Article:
Some teach that what we now call “Baptists” were actually just the First Christians, mainly because of a common line of doctrines that are now considered “Baptist.” These groups had many names throughout the centuries, but their doctrine is the same. These include Messalians, Montanists, Novationists, Donatists, Paulicians, Waldenses, Albigenses, Lyonists, Arnoldites, and Anabaptists. 

“Anabaptist” was actually a condescending term applied by the Roman Catholic Church for “re-baptizing,” because many were baptized as children and again as adults. The anabaptists rejected infant baptism for believer’s baptism, and were persecuted by both the Catholics and Reformed Protestants 

Contrary to popular belief, Baptists are not Protestant, because they were never part of Roman Catholic Church. The first official Baptist church was led by John Smyth in Amsterdam in 1606, before he established churches in England in 1612. The first Baptist church in America was founded in 1638 in Providence, RI by Roger Williams. 

Many would say that Baptist is not a denomination, but a set of “distinctives”: 

  • Biblical Authority (KJV is the Final Authority; 2 Tim 3:16) 
  • Autonomy of the Local Church (no “centralized” church; Col. 1:18) 
  • Priesthood of the Believers (we are all priests and ministers; 2 Peter 2:9) 
  • Two Ordinances (Believer’s baptism by immersion and Lord’s Supper) 
  • Individual Soul Liberty (it is up to each person to repent and be saved) 
  • Separation of Church and State (the state has no power over the church) 
  • Two Officers (Pastor and Deacon) 
  • Separation and Personal Holiness (separation from the world and living a holy lifestyle; 2 Corinthians 6:14; 1 Peter 1:16)  

I personally adhere to the Independent Fundamental Baptist (IFB) tradition. 

  • Independent = autonomous  
  • Fundamental = Bible believing 
  • Baptist = follow the Baptist distinctives 

The American Church 

There are roughly 1,200 “Christian” denominations in the United States. There are a total of about 350,000 congregations, but only 3,600 or so are IFB. There are around 29,000 “Evangelical” foreign missionaries, but only about 5,000 are sent from IFB churches.  

American churches were originally founded on traditional “mainline” protestant churches – Lutheran, Presbyterian, Episcopalian etc. 

Throughout Christian history, there has been a division between “low-tension” and “high-tension” churches. The tension is two-fold: tension with the outside world and tension (rules for participation) within the church.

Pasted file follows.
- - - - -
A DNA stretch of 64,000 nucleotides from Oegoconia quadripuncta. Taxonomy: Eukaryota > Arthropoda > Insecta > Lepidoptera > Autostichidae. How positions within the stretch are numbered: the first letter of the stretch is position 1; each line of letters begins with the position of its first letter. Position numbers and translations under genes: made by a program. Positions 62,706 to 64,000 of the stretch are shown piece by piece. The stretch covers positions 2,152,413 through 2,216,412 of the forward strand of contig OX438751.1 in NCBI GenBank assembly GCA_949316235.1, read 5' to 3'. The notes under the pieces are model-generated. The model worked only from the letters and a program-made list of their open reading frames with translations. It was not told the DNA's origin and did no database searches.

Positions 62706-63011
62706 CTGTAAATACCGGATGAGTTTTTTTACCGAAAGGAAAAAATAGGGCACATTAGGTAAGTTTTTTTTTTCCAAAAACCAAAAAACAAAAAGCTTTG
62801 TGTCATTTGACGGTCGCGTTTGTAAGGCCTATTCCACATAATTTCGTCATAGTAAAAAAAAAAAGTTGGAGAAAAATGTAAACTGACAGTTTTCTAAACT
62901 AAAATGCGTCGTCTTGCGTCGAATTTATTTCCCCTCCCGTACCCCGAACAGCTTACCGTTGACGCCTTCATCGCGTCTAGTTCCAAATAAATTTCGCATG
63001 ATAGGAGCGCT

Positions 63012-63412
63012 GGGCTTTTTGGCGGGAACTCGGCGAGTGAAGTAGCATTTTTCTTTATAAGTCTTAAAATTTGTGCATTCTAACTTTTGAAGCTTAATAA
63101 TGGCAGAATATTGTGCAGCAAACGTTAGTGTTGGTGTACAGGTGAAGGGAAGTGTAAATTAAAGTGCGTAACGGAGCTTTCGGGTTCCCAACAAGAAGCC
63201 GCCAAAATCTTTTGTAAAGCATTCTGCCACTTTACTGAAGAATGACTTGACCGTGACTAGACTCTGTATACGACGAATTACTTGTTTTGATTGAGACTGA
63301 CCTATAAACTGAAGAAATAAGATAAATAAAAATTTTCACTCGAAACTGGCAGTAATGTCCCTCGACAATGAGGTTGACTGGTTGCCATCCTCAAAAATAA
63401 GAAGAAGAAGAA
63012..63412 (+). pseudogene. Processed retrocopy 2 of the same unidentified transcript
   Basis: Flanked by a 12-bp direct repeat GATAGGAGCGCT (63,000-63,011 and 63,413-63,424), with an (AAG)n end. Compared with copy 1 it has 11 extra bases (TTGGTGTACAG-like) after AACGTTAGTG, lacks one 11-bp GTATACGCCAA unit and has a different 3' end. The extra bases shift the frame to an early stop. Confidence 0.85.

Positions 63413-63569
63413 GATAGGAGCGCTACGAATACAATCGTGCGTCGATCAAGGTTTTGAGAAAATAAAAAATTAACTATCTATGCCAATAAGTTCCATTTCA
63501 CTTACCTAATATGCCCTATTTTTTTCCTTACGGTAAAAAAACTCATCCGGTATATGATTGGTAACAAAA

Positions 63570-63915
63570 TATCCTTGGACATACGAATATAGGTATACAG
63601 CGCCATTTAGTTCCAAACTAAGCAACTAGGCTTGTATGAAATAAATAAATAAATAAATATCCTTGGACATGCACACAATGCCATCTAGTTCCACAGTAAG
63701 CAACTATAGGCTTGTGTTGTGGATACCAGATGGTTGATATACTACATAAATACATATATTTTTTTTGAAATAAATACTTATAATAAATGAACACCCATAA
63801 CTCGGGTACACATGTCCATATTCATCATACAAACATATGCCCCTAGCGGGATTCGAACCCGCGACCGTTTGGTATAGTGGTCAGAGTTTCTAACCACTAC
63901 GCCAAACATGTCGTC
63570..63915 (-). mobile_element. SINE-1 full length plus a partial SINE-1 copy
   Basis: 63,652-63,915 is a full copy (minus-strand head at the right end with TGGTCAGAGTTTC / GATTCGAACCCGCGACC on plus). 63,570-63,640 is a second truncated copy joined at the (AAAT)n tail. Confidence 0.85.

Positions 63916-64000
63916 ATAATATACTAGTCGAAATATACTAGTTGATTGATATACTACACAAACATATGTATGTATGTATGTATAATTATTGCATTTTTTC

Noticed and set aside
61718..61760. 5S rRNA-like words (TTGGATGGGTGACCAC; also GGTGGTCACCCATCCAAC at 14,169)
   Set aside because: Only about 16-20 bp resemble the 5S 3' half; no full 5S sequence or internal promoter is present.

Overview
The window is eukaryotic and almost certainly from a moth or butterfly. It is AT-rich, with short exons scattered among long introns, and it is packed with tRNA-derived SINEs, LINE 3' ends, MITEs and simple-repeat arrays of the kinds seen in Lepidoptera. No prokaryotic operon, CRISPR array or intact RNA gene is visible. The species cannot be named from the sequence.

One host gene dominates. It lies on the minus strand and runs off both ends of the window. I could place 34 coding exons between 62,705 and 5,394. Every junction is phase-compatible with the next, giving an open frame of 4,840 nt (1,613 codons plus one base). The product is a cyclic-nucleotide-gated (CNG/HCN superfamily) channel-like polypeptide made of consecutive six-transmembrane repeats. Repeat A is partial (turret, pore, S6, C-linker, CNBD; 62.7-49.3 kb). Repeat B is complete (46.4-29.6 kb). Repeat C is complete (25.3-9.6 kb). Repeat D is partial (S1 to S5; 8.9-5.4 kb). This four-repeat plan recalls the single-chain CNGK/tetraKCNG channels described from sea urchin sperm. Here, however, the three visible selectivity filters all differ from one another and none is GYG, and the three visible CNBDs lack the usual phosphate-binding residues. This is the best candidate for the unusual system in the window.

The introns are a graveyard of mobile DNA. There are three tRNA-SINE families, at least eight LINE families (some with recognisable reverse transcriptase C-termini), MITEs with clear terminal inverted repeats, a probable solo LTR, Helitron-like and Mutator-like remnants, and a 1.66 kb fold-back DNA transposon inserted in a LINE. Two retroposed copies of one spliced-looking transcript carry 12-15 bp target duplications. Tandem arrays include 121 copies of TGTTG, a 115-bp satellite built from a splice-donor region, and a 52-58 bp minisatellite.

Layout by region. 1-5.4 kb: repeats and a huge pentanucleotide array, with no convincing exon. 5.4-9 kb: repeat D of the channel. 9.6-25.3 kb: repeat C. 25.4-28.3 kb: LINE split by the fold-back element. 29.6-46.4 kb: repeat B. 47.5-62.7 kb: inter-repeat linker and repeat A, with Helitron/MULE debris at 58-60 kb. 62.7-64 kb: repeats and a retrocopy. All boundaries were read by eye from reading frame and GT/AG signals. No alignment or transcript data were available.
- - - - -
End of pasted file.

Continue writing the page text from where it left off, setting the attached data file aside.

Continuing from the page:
For instance, a high-tension church would likely sing hymns and use a King James Version of the Bible because it is a way to resist compromise with culture. They would also require church membership and advocate for members to serve in the church in order to be considered in good standing within the church. 

Research shows that the unsaved and new Christians seek high-tension churches, because they desire to separate from the world in which they live. However, the longer they are in church, the more they desire low-tension. 

Mega churches filled with “recovering fundamentalists” and others who begin to reject “old religion” for more contemporary music, clothing, and Bible versions. 

In the United States, the founding Mainline churches lowered tension, while high-tension “upstarts” took over. These “upstart” sects began with Baptist and Methodist (practically cousins), and later Catholic 

Prominent Methodists include John Wesley, Charles Wesley, and George Whitefield. Some prominent Baptists are C.H. Spurgeon, Jack Hyles, Peter Ruckman, and Lester Roloff. Of course, the most prominent Catholics are the Popes, but historical theologians include Augustine and St. Thomas Aquinas, among others.  

These are STILL the three largest “denominations” in American today. 

There are about 51 millions Catholics, 14 million Methodists, and 34 million Baptists. However, there are significant difference amongst Baptists. The largest sect is the Southern Baptist Convention, which boasts over 16 million members, while IFB account for merely 1.5 million. 

If there are 3,600 IFB congregations and 1.5M members, that is an average of 416 per church. I do not know of many with that many members sitting on the pew, which leads me to believe that either there are a lot of IFB mega churches skewing the average, or church attendance FAR under-performs membership. 

This is your legacy as a Christian – a trail of blood and martyrdom, as well as legends and giants of the Faith who stood strong against false doctrines and satanic States in the face of torture and death. Persecutions are happening to our Christian brothers and sisters around the world right now in the Middle-East, China, India, and Afghanistan. This should inspire you to put on the whole armor of God and stand up against the spiritual wickedness in high places like those who came before us. 

In the next installment we will delve deeper into our discussion of the Church (and the church) by examining “types” and characteristics of the ideal local church.